Back in 2018, during a break from touring for a few weeks, I decided to paint a portrait of The White Buffalo (real name, Jake Smith). I had been a fan of his music for several years, even then; probably since I was 15. At that time, I’d been watching a lot of Sons of Anarchy whilst I worked, and Jake’s music is all over the show.
On a whim, one day when I was back on the road, I sleuthed a little online and found contact details, and I reached out to Jake’s team – I had tickets to an upcoming date he was playing in London, and I asked if I could hand the portrait over to him.
Surprisingly, I got a response the very next day, and the date was set for some time in April, 2018.
I finished the work, uploaded to social media and had it shared by Jake, and then packaged it and headed down to London early. The portrait itself came together very quickly, and was fuelled by coffee and copious amounts of Sons of Anarchy in the background.
The day arrived, and off I got at Shepherd’s Bush station on the Underground after a two hour journey, perfectly on-time, and so I made the short walk to the venue.
I headed round to the stage door, and knocked, standing back a little. A short, kind lady swung open the huge doors (from the theatre’s Edwardian heritage), and asked who I was here to see.
I told them it was for The White Buffalo…and she just glared at me. I took a big ‘gulp,’ and she ducked back inside to peruse a list of some sort. I was panicking a little now…and then panicked even more when she returned, telling me that the show that night was some Brit Pop tribute event.
I realised that in my excitement (or late-adolescent timekeeping issues!), I had just assumed the show was at Shepherd’s Bush Empire – it was actually at The Forum in Kentish Town, some way away!
I turned and began to run back towards the station, shouting my thanks to the woman over my shoulder. I bounded across pedestrian crossings, past the parade of shops, the painting thumping against my legs as I ran through the station and just boarded the next Central Line train in time.
After nearly an hour more, sweaty and panting, I arrived at the stage door for the right venue (imagine!). I’d been lucky enough to hang with some of my favourite bands here, one being Vintage Trouble just the summer before. I knocked, and was greeted by a total unit of a security guard.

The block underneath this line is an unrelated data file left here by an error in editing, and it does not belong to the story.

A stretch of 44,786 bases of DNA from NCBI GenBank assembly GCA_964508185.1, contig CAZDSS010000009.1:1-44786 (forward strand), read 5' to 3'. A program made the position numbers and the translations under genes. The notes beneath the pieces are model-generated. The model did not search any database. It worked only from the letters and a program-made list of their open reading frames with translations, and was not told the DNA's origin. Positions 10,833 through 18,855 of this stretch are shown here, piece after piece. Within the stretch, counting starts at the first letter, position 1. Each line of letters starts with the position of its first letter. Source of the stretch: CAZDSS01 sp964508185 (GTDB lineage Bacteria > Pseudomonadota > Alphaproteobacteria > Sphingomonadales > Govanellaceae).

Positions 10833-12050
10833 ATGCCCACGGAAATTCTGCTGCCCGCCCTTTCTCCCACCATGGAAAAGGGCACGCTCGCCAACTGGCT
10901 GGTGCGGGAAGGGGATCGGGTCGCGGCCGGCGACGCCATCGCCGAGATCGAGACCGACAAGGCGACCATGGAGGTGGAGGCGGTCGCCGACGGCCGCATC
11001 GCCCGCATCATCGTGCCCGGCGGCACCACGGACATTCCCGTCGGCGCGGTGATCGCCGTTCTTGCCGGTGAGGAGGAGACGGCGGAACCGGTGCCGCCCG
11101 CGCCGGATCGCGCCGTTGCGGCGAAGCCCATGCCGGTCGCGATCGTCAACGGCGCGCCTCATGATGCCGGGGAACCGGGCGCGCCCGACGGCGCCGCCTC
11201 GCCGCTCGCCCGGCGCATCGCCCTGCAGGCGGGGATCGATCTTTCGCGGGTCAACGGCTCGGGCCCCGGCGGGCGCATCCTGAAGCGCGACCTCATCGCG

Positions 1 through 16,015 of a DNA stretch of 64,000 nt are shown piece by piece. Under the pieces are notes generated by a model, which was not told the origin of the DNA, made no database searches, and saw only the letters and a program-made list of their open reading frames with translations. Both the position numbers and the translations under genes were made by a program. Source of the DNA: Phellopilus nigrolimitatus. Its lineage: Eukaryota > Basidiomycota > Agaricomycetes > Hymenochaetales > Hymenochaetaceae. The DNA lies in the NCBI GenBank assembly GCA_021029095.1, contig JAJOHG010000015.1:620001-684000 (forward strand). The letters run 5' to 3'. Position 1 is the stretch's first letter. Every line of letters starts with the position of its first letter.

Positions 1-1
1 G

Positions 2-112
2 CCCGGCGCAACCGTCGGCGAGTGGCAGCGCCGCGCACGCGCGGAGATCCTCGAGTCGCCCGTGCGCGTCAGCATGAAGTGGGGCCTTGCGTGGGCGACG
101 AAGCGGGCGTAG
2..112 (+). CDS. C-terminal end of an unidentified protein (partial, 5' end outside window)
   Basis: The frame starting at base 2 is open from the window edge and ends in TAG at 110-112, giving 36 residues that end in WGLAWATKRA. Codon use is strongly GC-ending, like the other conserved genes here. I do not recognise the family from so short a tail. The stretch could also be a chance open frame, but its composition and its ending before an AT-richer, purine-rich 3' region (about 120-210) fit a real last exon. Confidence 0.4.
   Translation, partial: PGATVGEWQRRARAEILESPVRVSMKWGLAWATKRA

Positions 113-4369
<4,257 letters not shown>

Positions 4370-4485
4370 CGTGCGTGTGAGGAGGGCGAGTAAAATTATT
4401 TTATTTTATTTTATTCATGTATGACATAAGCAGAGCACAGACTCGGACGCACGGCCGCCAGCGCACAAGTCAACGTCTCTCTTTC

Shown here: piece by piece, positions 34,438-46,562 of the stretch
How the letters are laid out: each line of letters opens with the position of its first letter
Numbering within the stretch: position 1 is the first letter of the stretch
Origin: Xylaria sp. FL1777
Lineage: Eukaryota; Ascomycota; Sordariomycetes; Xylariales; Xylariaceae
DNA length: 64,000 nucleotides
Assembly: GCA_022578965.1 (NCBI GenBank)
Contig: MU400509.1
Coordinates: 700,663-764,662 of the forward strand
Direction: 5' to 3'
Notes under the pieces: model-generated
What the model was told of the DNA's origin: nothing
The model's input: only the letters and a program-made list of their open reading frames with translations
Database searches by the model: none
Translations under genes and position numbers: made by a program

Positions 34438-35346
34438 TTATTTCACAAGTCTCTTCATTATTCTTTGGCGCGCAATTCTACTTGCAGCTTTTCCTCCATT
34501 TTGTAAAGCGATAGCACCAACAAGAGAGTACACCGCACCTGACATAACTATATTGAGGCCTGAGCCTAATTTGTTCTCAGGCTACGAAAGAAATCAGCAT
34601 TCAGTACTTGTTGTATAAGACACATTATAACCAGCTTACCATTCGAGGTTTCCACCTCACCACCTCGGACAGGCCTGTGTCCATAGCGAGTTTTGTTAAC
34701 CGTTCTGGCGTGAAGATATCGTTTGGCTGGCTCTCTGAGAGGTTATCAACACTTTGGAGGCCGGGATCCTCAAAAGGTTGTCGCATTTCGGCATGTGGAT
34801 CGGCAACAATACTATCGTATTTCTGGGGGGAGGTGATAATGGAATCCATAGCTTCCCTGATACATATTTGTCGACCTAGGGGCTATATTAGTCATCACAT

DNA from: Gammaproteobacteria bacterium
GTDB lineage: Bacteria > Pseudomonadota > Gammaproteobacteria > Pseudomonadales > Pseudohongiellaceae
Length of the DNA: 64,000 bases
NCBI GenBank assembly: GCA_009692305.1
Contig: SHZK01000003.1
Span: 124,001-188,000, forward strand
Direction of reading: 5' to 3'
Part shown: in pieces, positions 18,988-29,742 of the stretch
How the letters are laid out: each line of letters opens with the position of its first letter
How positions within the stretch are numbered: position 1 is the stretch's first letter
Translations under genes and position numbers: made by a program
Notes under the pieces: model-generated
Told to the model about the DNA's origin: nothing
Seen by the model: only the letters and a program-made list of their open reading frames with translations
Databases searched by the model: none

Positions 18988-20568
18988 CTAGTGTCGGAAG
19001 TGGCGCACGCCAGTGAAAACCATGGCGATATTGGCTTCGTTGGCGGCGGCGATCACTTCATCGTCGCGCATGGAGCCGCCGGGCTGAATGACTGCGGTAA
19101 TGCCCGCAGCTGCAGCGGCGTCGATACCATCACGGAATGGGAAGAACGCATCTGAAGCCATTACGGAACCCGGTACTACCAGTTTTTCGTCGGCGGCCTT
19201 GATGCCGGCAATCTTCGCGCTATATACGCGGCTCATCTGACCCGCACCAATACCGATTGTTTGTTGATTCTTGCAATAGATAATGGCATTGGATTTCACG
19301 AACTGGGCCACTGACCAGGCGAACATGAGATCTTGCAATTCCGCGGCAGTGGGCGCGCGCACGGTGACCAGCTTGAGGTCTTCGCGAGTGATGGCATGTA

I told him the reason for my visit, and gave him the contact and he disappeared back inside to find out more. I remember it was really hot, and it was early evening at this point, so Kentish Town was bathed in this crazy beautiful, golden glow.
I was there for just over an hour I think, when Jake’s tour manager emerged. He was suspicious – who wouldn’t be at a 20-year-old kid with a lot of hair, clutching a portrait. He shook my hand, and asked about the painting.
I unwrapped it, and he smirked. He thought it was cool, and then asked who I had arranged to meet Jake with. I told him that I had leased with Jake’s management in California via email…only to be told that he didn’t know anybody by that name.
Maybe it was cursed, or maybe I was just unorganised (can you believe it…?), but he ducked back inside.
I held my breath, and he returned around ten minutes later. He told me Jake knew all about the painting, and that he was out at dinner. I received two guest passes (one for me, one for my friend Luisa who was meeting me later that evening), and I was told to go in as normal, but to put my phone on LOUD. If Jake had a moment before the show, I’d get a call, and I’d need to be quick if I got it.
We queued, and we got a spot standing towards the front. I met an Irish guy called Stuart and his better half, and we got to chatting (partly due to the fact that he was a way taller version of me and was also into Viking history!). That was when my phone started buzzing, and I bid myself a quick leave and headed towards the stage door.
In the middle of negotiating with another huge security guard, I was pulled around the barrier by Jake’s TM and made the long walk up to the dressing room (which is three or four flights of steps up!)
I walked in, and Jake and his band came to greet me. I’m pretty short, and Jake is…well…tall as hell, so no wonder he can sound like he does! That was what I remember being my first thought.
What struck me was how Jake seemed psyched to meet me, which was pretty crazy. The painting had been placed in the dressing room by his team earlier, but he had waited to open it which was very sweet of him.
I tore the bubble wrap and various layers of packaging off of it, and stood back. His band (Matt and Christopher ) expressed their compliments, and Jake switched between inspecting up close and walking back to take it in, smiling the whole time.
Jake was real happy with it, and he asked me if I wanted him to take a picture of it so I could advertise that. I told him that honestly, I had just wanted to meet him and I’m glad he enjoyed the painting…I know for a fact the former was true, at least…
We took a picture with it, with both Jake and I ‘hitting the crazy eyes’ from the portrait. The portrait itself was a shot taken by a great friend of mine and a great photographer, Rob Blackham. It was ethereal, and moody.
I returned back to the pit, and the show was on fire – the crowd was electric, even in the quieter songs. Afterwards, we went back upstairs to the afterparty, and shared a beer or three with Jake, the band, and some label guys who I’d bump into a few years later with my own band…but that, friends, is a story for another time…